Earlier this week, I wrote about a nurse who was fired and denied unemployment compensation benefits because, instead of medicating a patient, she was busy posting Facebook updates about a colleague who had soiled herself.
But that’s nothing compared to the New England emergency room doctor who was fired for posting pictures of a patient on her Facebook page.
When will people every learn? More about the Facebooking doc and some tips for employers to avoid messes like these after the jump…
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Christopher Danzig at Above the Law reported the story last week:
Last week, an emergency room doctor in Rhode Island got reprimanded and fined $500 by the state medical board. (She had been fired from her hospital last year.)
Why? She posted information about a patient on Facebook….
Dr. Alexandra Thran, who worked at Westerly Hospital, “did not include the patient’s name, but she wrote enough that others in the community could identify the patient,” according to the Boston Globe.
Regulators in Rhode Island said Thran’s case is the first time they’ve had to deal with a physician inappropriately using social media. The Massachusetts medical board has never had to deal with it, according to the article, but it has been a problem in other parts of the country.
The Above The Law article further notes that Dr. Thran may have violated HIPAA by publishing the personal health information of an ER patient. Although not discussed in the article, Dr. Thran’s transgressions may have also exposed the hospital to potential liability.
Could this have all been avoided?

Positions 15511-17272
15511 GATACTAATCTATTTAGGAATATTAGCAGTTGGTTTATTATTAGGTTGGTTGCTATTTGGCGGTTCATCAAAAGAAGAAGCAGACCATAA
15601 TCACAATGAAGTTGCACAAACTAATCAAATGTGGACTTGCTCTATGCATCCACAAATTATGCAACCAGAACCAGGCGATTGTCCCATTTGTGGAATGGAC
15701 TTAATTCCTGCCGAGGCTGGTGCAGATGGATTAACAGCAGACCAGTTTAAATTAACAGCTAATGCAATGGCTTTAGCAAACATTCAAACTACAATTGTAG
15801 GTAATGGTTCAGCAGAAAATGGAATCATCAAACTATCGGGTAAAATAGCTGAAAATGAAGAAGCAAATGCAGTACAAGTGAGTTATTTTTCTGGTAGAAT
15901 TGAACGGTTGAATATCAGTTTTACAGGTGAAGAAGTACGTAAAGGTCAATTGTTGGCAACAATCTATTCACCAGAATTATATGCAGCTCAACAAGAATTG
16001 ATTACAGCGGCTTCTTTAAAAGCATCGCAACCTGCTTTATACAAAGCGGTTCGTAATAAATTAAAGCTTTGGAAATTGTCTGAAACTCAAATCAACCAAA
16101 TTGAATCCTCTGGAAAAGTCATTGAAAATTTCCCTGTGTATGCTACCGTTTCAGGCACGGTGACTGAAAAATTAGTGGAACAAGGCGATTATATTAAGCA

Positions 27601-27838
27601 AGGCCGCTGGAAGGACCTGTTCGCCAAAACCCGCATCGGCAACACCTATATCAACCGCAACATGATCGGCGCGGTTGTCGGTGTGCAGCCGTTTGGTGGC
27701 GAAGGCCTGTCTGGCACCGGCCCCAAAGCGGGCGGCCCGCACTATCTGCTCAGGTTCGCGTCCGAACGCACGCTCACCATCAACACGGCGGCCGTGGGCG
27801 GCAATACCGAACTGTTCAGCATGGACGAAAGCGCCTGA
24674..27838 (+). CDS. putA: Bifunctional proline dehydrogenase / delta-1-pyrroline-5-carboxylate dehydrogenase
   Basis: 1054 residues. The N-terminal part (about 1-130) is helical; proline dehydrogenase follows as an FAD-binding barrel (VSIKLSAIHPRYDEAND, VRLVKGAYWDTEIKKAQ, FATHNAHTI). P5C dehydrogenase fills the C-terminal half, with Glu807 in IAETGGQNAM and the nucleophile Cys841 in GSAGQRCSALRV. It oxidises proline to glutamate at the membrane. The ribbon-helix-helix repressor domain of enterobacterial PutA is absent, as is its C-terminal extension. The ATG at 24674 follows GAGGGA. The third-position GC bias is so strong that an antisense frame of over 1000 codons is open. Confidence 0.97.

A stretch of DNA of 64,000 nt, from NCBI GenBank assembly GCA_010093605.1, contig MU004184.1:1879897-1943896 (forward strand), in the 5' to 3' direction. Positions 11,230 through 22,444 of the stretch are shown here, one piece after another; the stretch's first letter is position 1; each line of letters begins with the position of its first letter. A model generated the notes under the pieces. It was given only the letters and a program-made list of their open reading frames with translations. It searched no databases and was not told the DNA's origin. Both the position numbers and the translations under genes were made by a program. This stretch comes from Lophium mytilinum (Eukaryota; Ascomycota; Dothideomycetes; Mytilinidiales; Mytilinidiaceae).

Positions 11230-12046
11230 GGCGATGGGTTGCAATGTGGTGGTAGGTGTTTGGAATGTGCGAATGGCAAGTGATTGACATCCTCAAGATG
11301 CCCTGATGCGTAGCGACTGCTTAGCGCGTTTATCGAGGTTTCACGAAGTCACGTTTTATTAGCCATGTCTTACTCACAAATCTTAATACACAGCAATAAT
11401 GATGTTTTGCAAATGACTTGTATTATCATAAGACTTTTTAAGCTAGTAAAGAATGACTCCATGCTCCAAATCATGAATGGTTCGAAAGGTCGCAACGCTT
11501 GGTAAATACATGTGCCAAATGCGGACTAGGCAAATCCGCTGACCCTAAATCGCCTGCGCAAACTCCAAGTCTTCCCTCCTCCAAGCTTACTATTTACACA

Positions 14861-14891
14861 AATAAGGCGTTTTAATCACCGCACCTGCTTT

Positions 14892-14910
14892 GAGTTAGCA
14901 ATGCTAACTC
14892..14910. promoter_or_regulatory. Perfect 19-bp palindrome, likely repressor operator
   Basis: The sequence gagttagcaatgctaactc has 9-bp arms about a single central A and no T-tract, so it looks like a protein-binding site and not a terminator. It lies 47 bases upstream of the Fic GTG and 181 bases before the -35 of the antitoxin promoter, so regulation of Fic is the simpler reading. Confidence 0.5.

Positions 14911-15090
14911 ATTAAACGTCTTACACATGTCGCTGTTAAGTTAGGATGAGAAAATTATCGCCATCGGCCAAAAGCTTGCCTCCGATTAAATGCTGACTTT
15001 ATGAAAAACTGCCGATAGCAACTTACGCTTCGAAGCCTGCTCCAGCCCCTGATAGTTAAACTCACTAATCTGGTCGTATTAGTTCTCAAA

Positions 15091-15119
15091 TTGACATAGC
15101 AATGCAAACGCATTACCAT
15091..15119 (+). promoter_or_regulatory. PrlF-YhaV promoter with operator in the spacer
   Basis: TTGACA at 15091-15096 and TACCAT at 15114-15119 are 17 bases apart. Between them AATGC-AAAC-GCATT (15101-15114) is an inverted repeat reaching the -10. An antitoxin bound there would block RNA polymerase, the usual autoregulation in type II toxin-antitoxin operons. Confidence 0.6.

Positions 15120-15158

School your employees on social media and how to use it responsibly.
I’ve posted ad nausem about why businesses need to have social media policies. But don’t just take my word on it. On Monday, I read this article at Mashable by Maria Ogneva. Ms. Ogneva is the Head of Community at Yammer, where she is in charge of social media, community programs, internal education and engagement.
Ms. Ogneva notes that, because employees are going to use social media, two of the most important steps to protect your business — other than having a social media policy — is to understand employees’ facility with social tools and to then educate them about proper social networking. This does not have to be a draconian employer-versus-employee process, but it does require that the business take a hands-on approach to social networking. As with any other policy that an employer promulgates, the most effective policies are those that are reasonable and are paired with training such that employees ultimately understand what is expected of them.
Finally, Ms. Ogneva suggests addressing social media problems “proactively and gently.” According to Ms Ogneva:
There will be things that go awry. It’s always better to politely point out the problematic tweet or blog comment in private. Most people want to do the right thing even if they make mistakes. Identify problem areas for your organization and create additional guidance around them.
It sounds like the hospital did the right thing by terminating Dr. Thran. But, too often, the social media firings we read about online involve employers who overreact. Let the “punishment” fit the crime. Often, there are many less egregious employee-social-media faux pas that employers can address with a warning and simple request to delete or correct the mistake.
If nothing less, it will keep you out of the headlines — for the wrong reasons.